Quick History Lesson:
My horse, 7 years ago was attacked by coyotes and resulted (in addition to other injuries) with a corneal ulcer. It progressed pretty badly before recovering.
14 months later a cataract started to form on the lens
So for the past 6 years he's been 90%+ blind in his left eye.
He's an 18 year old OTTB who's current job is granola dressage/endurance horse and he functions just fine
Wednesday, July 11th he came in from the pasture and his cornea had started to develop a blue grey haze, and the corneal texture looked to have developed mild edema. ZERO pain, tissue distortion, discoloration, or swelling, just a blue grey eye with a slight orange peel texture.
Emergency vet came out (don't like), (now know) misdiagnosed as "protein precipitate" and sent us on with flurbiprofen, BNP, and banamine.
After 7 days there was no change. Called real vet and made an appointment for today.
So, after an examination, the diagnosis was luxated lens. Basically the lens went from laying flat behind the iris, to popped through the iris and into the front of the eye. She was able to show me without any tools the luxated lens.
Since he's not experiencing eye pain, she wants to wait until the fall to enucleate so we aren't dealing with bugs and heat. If at any time it becomes painful or infected, we will move the surgery up.
I emotionally and financially set aside what's necessary for enucleation 6 years ago when the cataract first formed, so I'm cool... but I've never heard of a luxated lens before, and neither had COTH's search function.
Has anyone else ever experienced a luxated lens in a horse before? If so, would you please share your experiences.
I know this is an old thread, but did you end up enucleating? My friend's appy came in from the field with his eye looking like you described. After a week of treating unsuccessfully, an ultrasound was done and a luxated lens was found. Horse is completely blind on that side, of course, but does not seem the least bit painful. Blood vessels are starting to grow into the eye so it looks really odd. But vets say as long as it doesn't bother him it does not need to be removed.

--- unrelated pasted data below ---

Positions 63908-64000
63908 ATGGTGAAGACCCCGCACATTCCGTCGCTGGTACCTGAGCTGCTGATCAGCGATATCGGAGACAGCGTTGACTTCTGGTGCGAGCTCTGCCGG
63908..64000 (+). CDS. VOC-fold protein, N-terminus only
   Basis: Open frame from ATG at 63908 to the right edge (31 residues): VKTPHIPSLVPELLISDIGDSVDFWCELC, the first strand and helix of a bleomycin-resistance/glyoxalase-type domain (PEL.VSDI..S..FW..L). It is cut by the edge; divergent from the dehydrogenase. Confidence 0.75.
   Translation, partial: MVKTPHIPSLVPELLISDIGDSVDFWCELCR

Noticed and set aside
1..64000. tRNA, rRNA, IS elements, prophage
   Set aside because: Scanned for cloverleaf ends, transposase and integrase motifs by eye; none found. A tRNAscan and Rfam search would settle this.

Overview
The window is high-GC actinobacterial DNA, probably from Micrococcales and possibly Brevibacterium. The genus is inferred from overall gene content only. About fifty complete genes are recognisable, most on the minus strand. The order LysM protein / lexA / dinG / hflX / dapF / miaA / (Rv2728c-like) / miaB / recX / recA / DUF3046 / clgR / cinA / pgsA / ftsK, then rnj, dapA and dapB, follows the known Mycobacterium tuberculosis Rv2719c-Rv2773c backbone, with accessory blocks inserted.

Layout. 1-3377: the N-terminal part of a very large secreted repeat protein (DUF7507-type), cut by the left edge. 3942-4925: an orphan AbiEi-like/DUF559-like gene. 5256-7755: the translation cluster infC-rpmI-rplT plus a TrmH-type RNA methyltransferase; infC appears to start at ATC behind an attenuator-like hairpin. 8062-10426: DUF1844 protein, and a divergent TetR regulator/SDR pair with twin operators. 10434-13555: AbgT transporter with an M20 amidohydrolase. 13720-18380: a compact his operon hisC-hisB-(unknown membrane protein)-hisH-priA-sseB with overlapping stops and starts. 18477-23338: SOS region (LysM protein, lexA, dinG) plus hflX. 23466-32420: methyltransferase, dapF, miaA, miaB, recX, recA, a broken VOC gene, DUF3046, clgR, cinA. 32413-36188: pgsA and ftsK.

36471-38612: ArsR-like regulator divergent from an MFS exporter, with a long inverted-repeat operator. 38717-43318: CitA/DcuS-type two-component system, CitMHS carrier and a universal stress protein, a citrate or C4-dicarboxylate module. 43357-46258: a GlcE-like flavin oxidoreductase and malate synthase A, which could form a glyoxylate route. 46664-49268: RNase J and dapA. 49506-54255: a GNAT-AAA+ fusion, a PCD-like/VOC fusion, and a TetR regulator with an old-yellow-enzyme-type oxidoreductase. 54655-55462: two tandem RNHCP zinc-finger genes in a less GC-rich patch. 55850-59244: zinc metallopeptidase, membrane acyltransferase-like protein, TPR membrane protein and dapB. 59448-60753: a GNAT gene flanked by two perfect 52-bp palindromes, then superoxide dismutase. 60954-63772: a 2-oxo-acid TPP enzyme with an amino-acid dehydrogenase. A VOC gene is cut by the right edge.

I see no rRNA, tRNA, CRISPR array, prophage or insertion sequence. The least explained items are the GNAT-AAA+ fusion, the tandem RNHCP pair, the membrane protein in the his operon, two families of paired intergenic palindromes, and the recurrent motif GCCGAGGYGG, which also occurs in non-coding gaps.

It depends on where the lens luxates (anterior or posterior) what the prognosis is. Anterior lens luxations (what you are describing as "popping to the front of the eye") carry a worse prognosis than posterior luxations because the lens sitting in front of the pupil can block normal fluid flow in the eye, causing intra-ocular pressure increases, which further damages the eye, which is why enucleation is necessary. Anterior luxations can sometimes be converted to posterior ones by dilating the pupil as much as possible and trying to get the lens to fall back through the pupil, but that technique works much better in small animals than it does in horses.
Thankfully his eye never has gotten painful. He's on a very low dose of previcox, and the corneal edema is gone. When the vet visited in October she said she could not, in good conscience, enucleate an eye that was not bothering the horse. He's still rockin and rollin!